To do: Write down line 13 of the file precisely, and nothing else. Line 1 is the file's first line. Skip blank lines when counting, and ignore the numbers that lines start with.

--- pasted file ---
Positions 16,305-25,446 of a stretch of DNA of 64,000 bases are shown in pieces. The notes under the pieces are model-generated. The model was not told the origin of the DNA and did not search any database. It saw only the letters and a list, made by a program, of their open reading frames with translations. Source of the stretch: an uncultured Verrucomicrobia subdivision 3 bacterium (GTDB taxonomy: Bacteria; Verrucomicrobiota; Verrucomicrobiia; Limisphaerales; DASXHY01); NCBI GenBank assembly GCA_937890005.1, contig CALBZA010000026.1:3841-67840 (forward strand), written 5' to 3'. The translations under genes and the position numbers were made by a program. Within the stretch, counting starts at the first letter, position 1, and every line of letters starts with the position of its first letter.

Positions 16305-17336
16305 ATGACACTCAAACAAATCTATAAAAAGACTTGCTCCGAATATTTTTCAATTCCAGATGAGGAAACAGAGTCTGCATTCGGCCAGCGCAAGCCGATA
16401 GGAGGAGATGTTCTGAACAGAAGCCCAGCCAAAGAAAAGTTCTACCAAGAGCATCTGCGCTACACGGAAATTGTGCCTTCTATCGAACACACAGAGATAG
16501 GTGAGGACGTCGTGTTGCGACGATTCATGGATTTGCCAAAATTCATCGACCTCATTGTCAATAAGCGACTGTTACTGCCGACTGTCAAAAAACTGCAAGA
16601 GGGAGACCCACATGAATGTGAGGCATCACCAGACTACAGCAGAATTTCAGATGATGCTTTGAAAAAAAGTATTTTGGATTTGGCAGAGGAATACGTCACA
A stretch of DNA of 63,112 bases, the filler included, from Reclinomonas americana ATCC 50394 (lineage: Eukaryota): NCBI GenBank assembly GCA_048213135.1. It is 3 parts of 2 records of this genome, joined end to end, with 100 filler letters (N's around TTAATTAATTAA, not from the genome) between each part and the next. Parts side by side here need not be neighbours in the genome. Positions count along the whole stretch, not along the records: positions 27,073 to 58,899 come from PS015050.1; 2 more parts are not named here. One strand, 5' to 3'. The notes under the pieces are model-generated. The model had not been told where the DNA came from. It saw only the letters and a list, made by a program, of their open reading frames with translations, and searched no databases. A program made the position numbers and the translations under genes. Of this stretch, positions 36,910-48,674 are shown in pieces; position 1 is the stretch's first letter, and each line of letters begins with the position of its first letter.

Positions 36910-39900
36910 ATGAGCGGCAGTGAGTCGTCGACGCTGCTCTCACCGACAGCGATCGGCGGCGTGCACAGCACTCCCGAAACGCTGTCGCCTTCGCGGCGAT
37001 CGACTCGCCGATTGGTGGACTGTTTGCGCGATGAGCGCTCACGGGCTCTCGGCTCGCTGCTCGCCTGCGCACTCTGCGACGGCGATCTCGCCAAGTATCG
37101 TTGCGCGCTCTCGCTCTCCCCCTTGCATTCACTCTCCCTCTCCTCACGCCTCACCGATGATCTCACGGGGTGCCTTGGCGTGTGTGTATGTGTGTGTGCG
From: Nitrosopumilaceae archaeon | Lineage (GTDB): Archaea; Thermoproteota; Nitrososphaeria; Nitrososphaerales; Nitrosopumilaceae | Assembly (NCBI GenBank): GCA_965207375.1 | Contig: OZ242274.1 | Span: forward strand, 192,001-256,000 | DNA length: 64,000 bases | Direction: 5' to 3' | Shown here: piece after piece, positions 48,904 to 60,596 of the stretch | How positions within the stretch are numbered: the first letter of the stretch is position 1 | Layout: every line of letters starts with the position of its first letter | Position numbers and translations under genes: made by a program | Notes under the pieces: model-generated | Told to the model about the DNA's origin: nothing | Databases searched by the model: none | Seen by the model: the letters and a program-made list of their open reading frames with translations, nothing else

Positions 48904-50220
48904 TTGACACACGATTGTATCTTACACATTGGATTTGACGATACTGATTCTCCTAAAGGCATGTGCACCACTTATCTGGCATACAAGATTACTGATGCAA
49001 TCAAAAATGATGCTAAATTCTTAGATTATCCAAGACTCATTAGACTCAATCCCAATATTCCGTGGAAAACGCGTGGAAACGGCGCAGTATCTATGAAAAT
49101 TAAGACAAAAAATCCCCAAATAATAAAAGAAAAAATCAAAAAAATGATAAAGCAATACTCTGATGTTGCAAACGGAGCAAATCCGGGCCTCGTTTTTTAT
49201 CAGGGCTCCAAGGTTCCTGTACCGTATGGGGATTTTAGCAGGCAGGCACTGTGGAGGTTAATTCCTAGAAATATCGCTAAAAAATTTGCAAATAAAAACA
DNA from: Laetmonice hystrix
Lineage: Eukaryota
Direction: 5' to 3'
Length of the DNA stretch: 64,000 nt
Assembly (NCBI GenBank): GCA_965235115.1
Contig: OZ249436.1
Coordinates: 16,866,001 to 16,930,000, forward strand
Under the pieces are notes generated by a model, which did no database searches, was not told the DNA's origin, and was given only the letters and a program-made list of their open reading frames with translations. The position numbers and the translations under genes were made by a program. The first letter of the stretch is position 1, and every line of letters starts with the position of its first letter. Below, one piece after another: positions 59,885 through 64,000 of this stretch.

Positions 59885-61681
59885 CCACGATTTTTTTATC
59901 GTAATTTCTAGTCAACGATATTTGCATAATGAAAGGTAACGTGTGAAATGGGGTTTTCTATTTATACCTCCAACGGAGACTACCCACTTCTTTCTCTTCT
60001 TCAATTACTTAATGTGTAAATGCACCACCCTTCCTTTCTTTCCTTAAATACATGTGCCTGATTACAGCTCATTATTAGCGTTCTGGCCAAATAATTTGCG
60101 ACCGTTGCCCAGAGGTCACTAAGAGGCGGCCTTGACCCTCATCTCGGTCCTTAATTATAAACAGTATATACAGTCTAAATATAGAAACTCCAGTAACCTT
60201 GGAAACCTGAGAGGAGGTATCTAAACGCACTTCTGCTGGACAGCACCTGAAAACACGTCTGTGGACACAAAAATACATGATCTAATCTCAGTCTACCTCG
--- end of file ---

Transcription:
Positions 48904-50220